Project decisions can impact operational costs of quality as a result of product returns, warranty claims, and recall campaigns. However, the temporary nature of the project means that investments in product quality improvement, especially defect prevention and appraisal, can often be borne by the acquiring organization, rather than the project, since the project may not last long enough to reap the rewards.

Cost-Benefit Analysis: Quality planning must consider cost-benefits tradeoffs. The primary benefit of meeting quality requirements is less rework, which means higher productivity, lower costs, and increased stakeholder satisfaction. The primary cost of meeting quality requirements is the expense associated with Project Quality Management activities.

Benchmarking:

Benchmarking involves comparing actual or planned project practices to those of other projects to generate ideas for improvement and to provide a basis by which to measure performance. These other projects can be within the performing organization or outside of it, and can be within the same or in another application area.

Design of Experiments:

Design of experiments (DOE) is a statistical method that helps identify which factors may influence specific variables of a product or process under development or in production. It also plays a role in the optimization of products or processes. Think of the scientific method.

An example is where an organization can use DOE to reduce the sensitivity of product performance to sources of variations caused by environmental or manufacturing differences. The most important aspect of this technique is that it provides a statistical framework for systematically changing all of the important factors, instead of changing the factors one at a time. The analysis of the experimental data should provide the optimal conditions for the product or process, highlighting the factors that influence the results, and revealing the presence of interactions and synergisms among the factors. For example, automotive designers use this technique to determine which combination of suspension and tires will produce the most desirable results in the time given.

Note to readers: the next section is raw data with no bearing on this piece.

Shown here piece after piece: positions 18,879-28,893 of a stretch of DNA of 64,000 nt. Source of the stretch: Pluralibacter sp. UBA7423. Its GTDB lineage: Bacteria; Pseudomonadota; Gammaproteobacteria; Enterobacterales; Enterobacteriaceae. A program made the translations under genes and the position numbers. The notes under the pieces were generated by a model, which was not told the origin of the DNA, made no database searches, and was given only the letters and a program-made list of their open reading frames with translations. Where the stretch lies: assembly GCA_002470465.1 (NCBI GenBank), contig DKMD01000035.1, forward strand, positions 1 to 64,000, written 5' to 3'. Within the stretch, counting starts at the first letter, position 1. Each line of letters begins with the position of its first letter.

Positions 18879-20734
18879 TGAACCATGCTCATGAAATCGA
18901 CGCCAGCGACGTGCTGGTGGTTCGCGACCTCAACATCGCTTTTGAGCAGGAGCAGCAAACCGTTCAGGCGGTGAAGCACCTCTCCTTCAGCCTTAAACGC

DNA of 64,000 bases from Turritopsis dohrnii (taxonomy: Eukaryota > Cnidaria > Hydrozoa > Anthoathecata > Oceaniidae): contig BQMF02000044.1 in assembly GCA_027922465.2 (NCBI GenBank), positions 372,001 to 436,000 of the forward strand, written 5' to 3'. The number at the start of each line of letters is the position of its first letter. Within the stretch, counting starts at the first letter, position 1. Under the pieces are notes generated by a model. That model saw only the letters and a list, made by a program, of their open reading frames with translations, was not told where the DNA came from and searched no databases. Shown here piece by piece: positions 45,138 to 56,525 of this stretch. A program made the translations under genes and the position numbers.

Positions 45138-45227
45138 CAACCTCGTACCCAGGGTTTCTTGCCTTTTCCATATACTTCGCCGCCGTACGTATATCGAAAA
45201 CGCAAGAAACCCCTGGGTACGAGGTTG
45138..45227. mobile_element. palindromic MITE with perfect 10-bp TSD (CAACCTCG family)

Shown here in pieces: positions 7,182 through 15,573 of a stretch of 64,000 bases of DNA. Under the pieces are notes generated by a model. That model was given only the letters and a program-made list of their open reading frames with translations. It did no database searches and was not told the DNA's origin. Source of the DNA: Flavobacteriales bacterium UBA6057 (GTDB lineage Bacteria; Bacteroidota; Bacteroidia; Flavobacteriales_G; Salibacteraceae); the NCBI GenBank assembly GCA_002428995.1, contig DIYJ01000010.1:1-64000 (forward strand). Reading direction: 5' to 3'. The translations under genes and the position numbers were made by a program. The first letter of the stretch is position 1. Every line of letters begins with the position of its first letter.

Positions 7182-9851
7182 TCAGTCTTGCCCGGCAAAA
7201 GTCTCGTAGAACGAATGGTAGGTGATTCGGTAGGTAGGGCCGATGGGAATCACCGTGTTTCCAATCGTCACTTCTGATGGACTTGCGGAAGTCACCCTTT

Cost of Quality (COQ):

Quality costs are the total costs incurred by investment in preventing nonconformance to requirements, appraising the product or service for conformance to requirements, and failing to meet requirements (rework). Failure costs are often categorized into internal and external. Failure costs are also called cost of poor quality.

Additional Quality Planning Tools

Other quality planning tools are also often used to help better define the situation and help plan effective quality management activities. These include brainstorming, affinity diagrams, force field analysis, nominal group techniques, matrix diagrams, flowcharts, and prioritization matrices.

 

As you can see quality is a main component of customer satisfaction and to the bottom line. A bug found early can save a company millions of dollars!

 

[1] ©2005 Project Management Institute, Four Campus Boulevard, Newtown Square, PA 19073-3299 USA 5

October 21, 2008 Posted by | quality management, Uncategorized | , , , , | 3 Comments